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Is Texas Instruments Incorporated (TXN) A Good Stock To Buy?

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Before we spend days researching a stock idea we’d like to take a look at how hedge funds and billionaire investors recently traded that stock. S&P 500 Index returned about 7.6% during the last 12 months ending November 21, 2016. Most investors don’t notice that less than 49% of the stocks in the index outperformed the index. This means you (or a monkey throwing a dart) have less than an even chance of beating the market by randomly picking a stock. On the other hand, the top 30 mid-cap stocks among the best performing hedge funds had an average return of 18% during the same period. Hedge funds had bad stock picks like everyone else. We are sure you have read about their worst picks, like Valeant, in the media over the past year. So, taking cues from hedge funds isn’t a foolproof strategy, but it seems to work on average. In this article, we will take a look at what hedge funds think about Texas Instruments Incorporated (NASDAQ:TXN).

Texas Instruments Incorporated (NASDAQ:TXN) investors should be aware of an increase in hedge fund sentiment in recent months. TXN was in 37 hedge funds’ portfolios at the end of September. There were 31 hedge funds in our database with TXN holdings at the end of the previous quarter. The level and the change in hedge fund popularity aren’t the only variables you need to analyze to decipher hedge funds’ perspectives. A stock may witness a boost in popularity but it may still be less popular than similarly priced stocks. That’s why at the end of this article we will examine companies such as Canon Inc. (ADR) (NYSE:CAJ), Priceline.com Inc (NASDAQ:PCLN), and Goldman Sachs Group, Inc. (NYSE:GS) to gather more data points.

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At Insider Monkey, we’ve developed an investment strategy that has delivered market-beating returns over the past 12 months. Our strategy identifies the 100 best-performing funds of the previous quarter from among the collection of 700+ successful funds that we track in our database, which we accomplish using our returns methodology. We then study the portfolios of those 100 funds using the latest 13F data to uncover the 30 most popular mid-cap stocks (market caps of between $1 billion and $10 billion) among them to hold until the next filing period. This strategy delivered 18% gains over the past 12 months, more than doubling the 8% returns enjoyed by the S&P 500 ETFs.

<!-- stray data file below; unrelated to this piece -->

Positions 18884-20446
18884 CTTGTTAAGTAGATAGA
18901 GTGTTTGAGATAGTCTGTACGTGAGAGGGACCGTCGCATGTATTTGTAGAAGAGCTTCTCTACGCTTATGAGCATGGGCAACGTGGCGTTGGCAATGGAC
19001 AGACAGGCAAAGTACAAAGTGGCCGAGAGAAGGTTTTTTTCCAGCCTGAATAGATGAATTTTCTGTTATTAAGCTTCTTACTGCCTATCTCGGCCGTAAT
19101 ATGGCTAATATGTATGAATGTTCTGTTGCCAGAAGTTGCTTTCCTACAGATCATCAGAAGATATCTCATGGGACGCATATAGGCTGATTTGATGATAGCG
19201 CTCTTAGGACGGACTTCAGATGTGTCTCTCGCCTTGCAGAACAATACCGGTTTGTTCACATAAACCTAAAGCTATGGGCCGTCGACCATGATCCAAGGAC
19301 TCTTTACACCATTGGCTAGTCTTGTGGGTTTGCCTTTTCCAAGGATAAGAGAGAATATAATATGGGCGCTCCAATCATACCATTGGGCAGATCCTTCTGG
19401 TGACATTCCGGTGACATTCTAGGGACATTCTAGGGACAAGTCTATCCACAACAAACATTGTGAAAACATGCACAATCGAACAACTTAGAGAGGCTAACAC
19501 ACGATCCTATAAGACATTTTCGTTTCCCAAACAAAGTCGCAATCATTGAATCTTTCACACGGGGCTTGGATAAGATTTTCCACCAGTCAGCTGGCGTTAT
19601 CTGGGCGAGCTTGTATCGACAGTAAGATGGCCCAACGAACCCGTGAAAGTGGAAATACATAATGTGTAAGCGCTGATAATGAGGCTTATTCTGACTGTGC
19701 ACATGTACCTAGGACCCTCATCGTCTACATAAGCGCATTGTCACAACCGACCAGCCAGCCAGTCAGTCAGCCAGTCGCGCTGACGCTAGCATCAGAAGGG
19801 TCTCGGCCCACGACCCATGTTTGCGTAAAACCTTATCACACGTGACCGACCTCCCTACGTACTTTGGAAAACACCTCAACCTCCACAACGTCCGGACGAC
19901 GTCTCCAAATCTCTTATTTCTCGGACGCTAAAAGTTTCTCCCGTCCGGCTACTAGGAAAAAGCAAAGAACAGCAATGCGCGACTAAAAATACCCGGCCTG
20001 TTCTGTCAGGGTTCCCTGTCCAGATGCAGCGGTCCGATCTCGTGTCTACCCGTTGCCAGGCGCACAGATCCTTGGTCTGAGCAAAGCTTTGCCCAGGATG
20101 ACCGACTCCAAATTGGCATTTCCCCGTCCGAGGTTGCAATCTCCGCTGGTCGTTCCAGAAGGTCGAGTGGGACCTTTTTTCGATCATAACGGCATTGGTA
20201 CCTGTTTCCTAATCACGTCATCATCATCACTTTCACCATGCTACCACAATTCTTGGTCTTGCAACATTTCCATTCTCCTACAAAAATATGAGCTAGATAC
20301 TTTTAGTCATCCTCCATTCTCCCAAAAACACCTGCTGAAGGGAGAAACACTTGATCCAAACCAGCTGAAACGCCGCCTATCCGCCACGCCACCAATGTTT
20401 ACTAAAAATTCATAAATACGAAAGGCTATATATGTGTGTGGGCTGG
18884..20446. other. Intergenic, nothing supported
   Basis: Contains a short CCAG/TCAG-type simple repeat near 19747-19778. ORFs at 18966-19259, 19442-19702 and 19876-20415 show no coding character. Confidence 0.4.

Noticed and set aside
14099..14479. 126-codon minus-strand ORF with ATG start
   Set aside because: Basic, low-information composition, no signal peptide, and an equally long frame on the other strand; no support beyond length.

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Keeping this in mind, let’s take a peek at the new action surrounding Texas Instruments Incorporated (NASDAQ:TXN).

Hedge fund activity in Texas Instruments Incorporated (NASDAQ:TXN)

At the end of the third quarter, a total of 37 of the hedge funds tracked by Insider Monkey held long positions in this stock, up 19% from the previous quarter. With the smart money’s positions undergoing their usual ebb and flow, there exists a few notable hedge fund managers who were upping their stakes considerably (or already accumulated large positions).
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When looking at the institutional investors followed by Insider Monkey, Cliff Asness’s AQR Capital Management has the largest position in Texas Instruments Incorporated (NASDAQ:TXN), worth close to $190.9 million and comprising 0.3% of its total 13F portfolio. The second largest stake is held by Arrowstreet Capital, led by Peter Rathjens, Bruce Clarke and John Campbell, holding a $112.1 million position; 0.4% of its 13F portfolio is allocated to the company. Some other hedge funds and institutional investors that are bullish include Jim Simons’s Renaissance Technologies, Phill Gross and Robert Atchinson’s Adage Capital Management and Israel Englander’s Millennium Management.

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